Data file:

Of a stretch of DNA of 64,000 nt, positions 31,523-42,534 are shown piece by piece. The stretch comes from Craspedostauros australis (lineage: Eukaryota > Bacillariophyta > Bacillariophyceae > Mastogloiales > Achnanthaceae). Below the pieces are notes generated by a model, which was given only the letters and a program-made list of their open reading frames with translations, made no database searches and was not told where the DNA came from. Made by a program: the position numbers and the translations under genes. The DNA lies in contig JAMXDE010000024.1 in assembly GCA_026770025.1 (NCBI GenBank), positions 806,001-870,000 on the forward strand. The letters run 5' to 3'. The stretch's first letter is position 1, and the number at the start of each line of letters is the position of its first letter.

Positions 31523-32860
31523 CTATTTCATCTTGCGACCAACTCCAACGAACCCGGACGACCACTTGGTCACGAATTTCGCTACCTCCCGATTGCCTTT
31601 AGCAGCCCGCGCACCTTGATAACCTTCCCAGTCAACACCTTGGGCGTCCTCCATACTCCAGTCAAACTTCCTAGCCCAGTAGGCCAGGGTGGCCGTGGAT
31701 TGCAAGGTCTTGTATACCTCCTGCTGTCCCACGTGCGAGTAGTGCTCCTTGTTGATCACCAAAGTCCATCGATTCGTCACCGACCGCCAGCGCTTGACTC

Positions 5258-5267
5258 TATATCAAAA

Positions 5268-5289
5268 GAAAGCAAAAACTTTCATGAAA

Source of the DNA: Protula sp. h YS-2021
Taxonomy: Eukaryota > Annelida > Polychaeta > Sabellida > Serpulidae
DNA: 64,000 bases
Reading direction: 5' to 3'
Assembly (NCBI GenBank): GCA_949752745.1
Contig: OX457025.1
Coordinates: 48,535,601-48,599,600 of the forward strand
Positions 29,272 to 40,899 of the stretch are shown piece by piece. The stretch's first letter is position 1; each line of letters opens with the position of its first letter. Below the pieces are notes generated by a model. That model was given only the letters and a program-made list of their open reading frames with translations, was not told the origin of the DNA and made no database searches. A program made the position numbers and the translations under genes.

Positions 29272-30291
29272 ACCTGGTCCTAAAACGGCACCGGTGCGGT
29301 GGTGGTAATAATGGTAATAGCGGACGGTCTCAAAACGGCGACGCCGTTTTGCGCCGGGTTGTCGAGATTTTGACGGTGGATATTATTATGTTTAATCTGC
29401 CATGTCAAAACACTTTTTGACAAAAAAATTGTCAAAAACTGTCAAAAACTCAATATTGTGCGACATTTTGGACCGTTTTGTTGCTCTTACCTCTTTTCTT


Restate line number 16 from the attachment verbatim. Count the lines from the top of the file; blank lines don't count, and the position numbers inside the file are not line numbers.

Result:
Coordinates: 48,535,601-48,599,600 of the forward strand